Assault Case Against Former Genovese Crew Chief Bingy Arillotta Dismissed

An assault and battery charge filed last July in Springfield District Court against Anthony (Bingy) Arillotta, the former boss of the Genovese family's outpost in Springfield, Mass., was dismissed.

Arillotta's assault case was dismissed.

Arillotta (who appears in this week's Johnnie & Gene podcast, see below) was released from prison in 2017 after serving an eight-year stretch for various acts of mob mayhem, including murder and racketeering.

Last summer, he was arrested and charged with assault and battery for allegedly hurling a carton of lemonade at a female family member during an argument over the presence of a pet dog (Arillotta is allergic and wanted the dog removed). The woman did not suffer any visible injuries and refused medical treatment. At the time of the arrest, Arillotta was still on federal probation,though reportedly the allegations never rose to the level of posing a violation threat.

“It’s over now,” Bingy said after the court hearing earlier this year, Stephanie Barry reported on MassLive.

His attorney, Kevin Riva, said, “The judge allowed our motion to dismiss the case. There were several factors — the weakness of the case being factor one,” Riva said.

Arillotta was once the boss of the Genovese crime family's Springfield crew in Mass. 

He copped to two murders and an attempted murder, all of which happened in 2003. He copped to engineering the murder of former Springfield boss Adolfo (Big Al) Bruno (who was his former mob mentor)  and a former brother-in-law, Gary Westerman, a Massachusetts associate. He also pleaded guilty to the attempted murder of a New York union boss and to various additional crimes during his connection with the "Springfield Crew" of the New York-based Genovese crime family, including drug dealing, extortion, and illegal weapons possession.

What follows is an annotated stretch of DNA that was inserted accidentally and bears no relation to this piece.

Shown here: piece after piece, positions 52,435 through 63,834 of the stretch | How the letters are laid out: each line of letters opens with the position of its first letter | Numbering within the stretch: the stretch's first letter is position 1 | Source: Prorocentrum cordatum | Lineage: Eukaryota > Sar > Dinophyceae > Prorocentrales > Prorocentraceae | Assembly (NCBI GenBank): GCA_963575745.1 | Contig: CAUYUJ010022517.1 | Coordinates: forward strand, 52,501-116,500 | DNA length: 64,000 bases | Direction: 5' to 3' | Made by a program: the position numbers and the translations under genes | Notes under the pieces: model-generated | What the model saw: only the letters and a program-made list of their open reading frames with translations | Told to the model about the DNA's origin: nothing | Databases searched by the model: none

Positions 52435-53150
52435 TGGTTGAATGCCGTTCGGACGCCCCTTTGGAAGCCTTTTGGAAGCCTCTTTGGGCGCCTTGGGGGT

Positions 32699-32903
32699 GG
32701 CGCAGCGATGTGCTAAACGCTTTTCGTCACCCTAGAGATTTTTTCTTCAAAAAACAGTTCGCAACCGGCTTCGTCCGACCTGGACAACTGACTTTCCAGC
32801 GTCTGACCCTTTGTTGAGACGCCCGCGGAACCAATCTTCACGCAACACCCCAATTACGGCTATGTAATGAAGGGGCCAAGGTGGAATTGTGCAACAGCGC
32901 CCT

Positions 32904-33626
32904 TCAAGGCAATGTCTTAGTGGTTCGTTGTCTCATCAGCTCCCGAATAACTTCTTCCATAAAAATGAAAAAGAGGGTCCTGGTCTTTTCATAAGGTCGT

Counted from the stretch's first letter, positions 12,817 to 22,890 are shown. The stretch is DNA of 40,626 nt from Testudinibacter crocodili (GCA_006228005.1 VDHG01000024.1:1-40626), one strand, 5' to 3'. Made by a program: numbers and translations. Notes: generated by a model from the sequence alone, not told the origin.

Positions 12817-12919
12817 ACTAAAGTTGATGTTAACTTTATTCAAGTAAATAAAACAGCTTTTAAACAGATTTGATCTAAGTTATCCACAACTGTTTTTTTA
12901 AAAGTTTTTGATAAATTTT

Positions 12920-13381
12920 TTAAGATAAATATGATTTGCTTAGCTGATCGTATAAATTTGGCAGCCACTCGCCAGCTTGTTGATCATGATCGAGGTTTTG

Arillotta became the federal government's star witness in two separate mob murder trials in New York City in 2011 and 2012. One trial involved former Genovese acting boss Arthur (Artie) Nigro and the Geas brothers, Freddy and Ty. Nigro has since died, and the brothers are serving life sentences. Nigro, who oversaw the Springfield crew from the Bronx, N.Y., sponsored Arillotta's rise to made man in the Mafia. Freddy Geas allegedly was a participant in the vicious October 2018 murder of former FBI snitch/multiple-murderer James (Whitey) Bulger.

Arillotta flipped shortly after his arrest in 2010 -- and after Bruno shooter Frankie Roche and mob heavy John Bologna had already turned and were spilling secrets.

He escaped a mandatory life sentence in exchange for his cooperation.He departed the Witness Protection Program in 2017 and moved back to Springfield, against the advice of many.

Arillotta appears in the latest episode of the Johnny & Gene show....(Is anyone not doing a podcast these days?) And last week, Anthony Ruggiano Jr. was on (that podcast is posted below the one below...)

Anthony Ruggiano Junior was a longtime Gambino associate who defected in 2006 and testified in several trials against Gambino capo Dominick (Skinny Dom) Pizzonia, powerful Gambino boss Bartolomeo (Bobby Glasses) Vernace, Gambino wiseguy Charles Carneglia, and others. Anthony Ruggiano Junior's charges included murder and a number of murder conspiracies.

We wrote a series of stories with Anthony Junior; his father was Gambino soldier Anthony (Fat Andy) Ruggiano, who ran a crew out of the Café Liberty social club in Ozone Park, Queens. Fat Andy died in 1999.

In prison during the whole of John Gotti's reign as boss, we speculated that Fat Andy likely would've played a major role in the Gambino family had the timing worked out differently.

Had Fat Andy been out on the street during John Gotti’s reign, he likely would’ve changed the calculus — meaning Gambino family history would be different. A longtime power in East New York and a mentor to powerful wiseguys, Fat Andy could have played a significant role.

“My father had bad timing," Anthony Ruggiano Junior said.

“My father definitely would’ve been on John’s side. Tony Lee (Anthony Guerrieri) was. Tony Pep (Anthony Trentacosta) was there in front of Sparks when Castellano was killed in 1985. My father would’ve been in on the whole thing."

"To kill Paul, John needed a link to the guys like Jimmy Brown (aka James Failla, carting industry power), Tommy Gambino, and Danny Marino — he needed a link to the wealthy Gambino capos in Brooklyn. Then, when (Gotti underboss) Frank DeCicco got blown up, he needed a guy who was friends with everyone — the guys in Brooklyn and Manhattan – that’s why he chose Sammy. My father definitely could have been in the mix.”

Read story here...